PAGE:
As your child begins to assert his or her independence, food may well be one of the battles you face. Although most children have already formed their eating habits by their teens, it's never too late to encourage your child to eat better and begin developing healthy tendencies.
When it comes to steering your teen towards healthier choices, a delicate approach is necessary. Teens are more susceptible to low self-esteem and potentially harmful accompanying behavior, such as anorexia or bulimia, so it's important to emphasize a balanced and nutritious diet combined with healthy physical activity. Fad diets or extreme exercise regimens aren't appropriate, and they are probably not sustainable in the long term.
The Nutrients Your Teen Needs
Due to the rapid growth that occurs between ages 12 and 18, teens have unique nutritional needs.
- Boys require about 2,500 to 2,800 daily calories. Girls need about 2,200 calories each day.
- Fast growers need iron-12 milligrams of iron per day for boys and 15 milligrams per day for girls.
- For strong bones and teeth, teenagers need about 1,200 milligrams of calcium per day.
- To ensure healthy muscle development, teens need at least 45 to 60 grams of protein per day.
To meet these requirements, teens should eat a diet rich in fruits, vegetables, whole grains and lean meats. Trans fats and hydrogenated oils should be avoided, and snacks should be limited.
Modeling Good Choices
Getting your teen to eat healthy can be challenging, but you may be surprised at the influence you have over your child-although his or her eye rolling may have convinced you otherwise. By modeling healthy behaviors, you can have a positive effect on your child's behavior, even if he or she won't admit it.
- Avoid eating meals in front of the television.
- Choose appropriate serving sizes of healthy foods.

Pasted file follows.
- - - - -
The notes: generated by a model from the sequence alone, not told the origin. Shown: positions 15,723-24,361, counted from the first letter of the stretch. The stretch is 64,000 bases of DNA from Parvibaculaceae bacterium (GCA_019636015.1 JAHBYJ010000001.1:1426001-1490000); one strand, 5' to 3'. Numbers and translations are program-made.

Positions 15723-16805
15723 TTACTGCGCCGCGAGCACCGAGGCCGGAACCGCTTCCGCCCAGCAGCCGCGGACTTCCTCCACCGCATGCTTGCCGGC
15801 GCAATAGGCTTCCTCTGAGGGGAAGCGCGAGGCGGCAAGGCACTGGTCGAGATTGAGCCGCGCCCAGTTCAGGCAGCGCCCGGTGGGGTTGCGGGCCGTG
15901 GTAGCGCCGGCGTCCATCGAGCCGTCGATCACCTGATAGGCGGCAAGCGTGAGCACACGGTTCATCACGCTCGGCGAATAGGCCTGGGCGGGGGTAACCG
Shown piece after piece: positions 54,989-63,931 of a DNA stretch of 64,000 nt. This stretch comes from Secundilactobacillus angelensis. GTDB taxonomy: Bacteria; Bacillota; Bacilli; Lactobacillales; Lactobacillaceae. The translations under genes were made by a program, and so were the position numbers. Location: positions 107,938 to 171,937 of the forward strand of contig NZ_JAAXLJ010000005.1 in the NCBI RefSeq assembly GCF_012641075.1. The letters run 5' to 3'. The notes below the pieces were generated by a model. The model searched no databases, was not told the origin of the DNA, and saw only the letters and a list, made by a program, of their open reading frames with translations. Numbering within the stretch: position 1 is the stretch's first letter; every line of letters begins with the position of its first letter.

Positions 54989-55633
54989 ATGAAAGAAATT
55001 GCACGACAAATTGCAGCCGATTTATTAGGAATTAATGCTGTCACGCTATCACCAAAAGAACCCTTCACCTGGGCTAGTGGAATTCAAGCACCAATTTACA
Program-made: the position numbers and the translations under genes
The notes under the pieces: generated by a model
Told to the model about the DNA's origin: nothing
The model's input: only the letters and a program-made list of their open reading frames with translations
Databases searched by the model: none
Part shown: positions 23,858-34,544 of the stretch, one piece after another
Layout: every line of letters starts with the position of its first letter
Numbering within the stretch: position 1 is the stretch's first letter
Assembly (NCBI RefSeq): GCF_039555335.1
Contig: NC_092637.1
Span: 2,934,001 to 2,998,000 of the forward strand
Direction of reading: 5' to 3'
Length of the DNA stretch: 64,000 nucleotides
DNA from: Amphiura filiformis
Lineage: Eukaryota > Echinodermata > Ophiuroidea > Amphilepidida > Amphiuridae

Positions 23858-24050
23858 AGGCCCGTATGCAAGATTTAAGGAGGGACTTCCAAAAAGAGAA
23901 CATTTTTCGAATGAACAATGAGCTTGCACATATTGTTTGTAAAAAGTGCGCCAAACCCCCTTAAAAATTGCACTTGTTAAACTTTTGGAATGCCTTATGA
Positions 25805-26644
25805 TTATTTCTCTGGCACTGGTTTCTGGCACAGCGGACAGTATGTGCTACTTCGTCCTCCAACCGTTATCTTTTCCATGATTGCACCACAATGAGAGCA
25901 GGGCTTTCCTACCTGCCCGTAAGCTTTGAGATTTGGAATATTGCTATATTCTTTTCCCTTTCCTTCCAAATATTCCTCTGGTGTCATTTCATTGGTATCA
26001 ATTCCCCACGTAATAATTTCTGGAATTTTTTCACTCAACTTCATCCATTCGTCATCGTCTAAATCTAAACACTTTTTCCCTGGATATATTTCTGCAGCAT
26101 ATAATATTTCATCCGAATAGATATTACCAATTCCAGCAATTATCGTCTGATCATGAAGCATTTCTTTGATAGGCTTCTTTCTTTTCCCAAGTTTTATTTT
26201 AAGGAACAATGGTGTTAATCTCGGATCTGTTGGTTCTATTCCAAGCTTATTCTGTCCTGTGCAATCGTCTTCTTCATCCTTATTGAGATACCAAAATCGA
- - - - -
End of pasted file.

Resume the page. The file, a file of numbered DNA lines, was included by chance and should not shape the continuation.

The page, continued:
- Eat regularly and avoid skipping meals.
- Stock your pantry with healthy snacks instead of junk food.
- Try to have at least one or two meals as a family each week.
If your child isn't used to these things, don't expect him or her to alter her habits overnight. Make these changes gradually and encourage the entire family to get involved.
|Dealing With a Choosy Eater
Although not yet officially recognized as a mental disorder, Selective Eating Disorder (SED) has recently garnered quite a bit of attention in the news and popular media. There's no doubt living with a teenage picky eater can be difficult, but the right parenting approach can help your child branch out and try new foods. Try the following tips to turn a picky eater into a culinary adventurer:
- Arm yourself with nutritional facts about your child's favorite foods.
- Explain the short-term benefits of a good diet, such as improved athletic performance or more energy.
- Gradually introduce variety over time, combining new foods with familiar favorites.
- It may take up to 10 attempts to get your child to accept an unfamiliar food. If you're teen doesn't like a particular food, keep trying.
Sources: kidshealth.org, psychcentral.com, cdc.gov and nutrition.com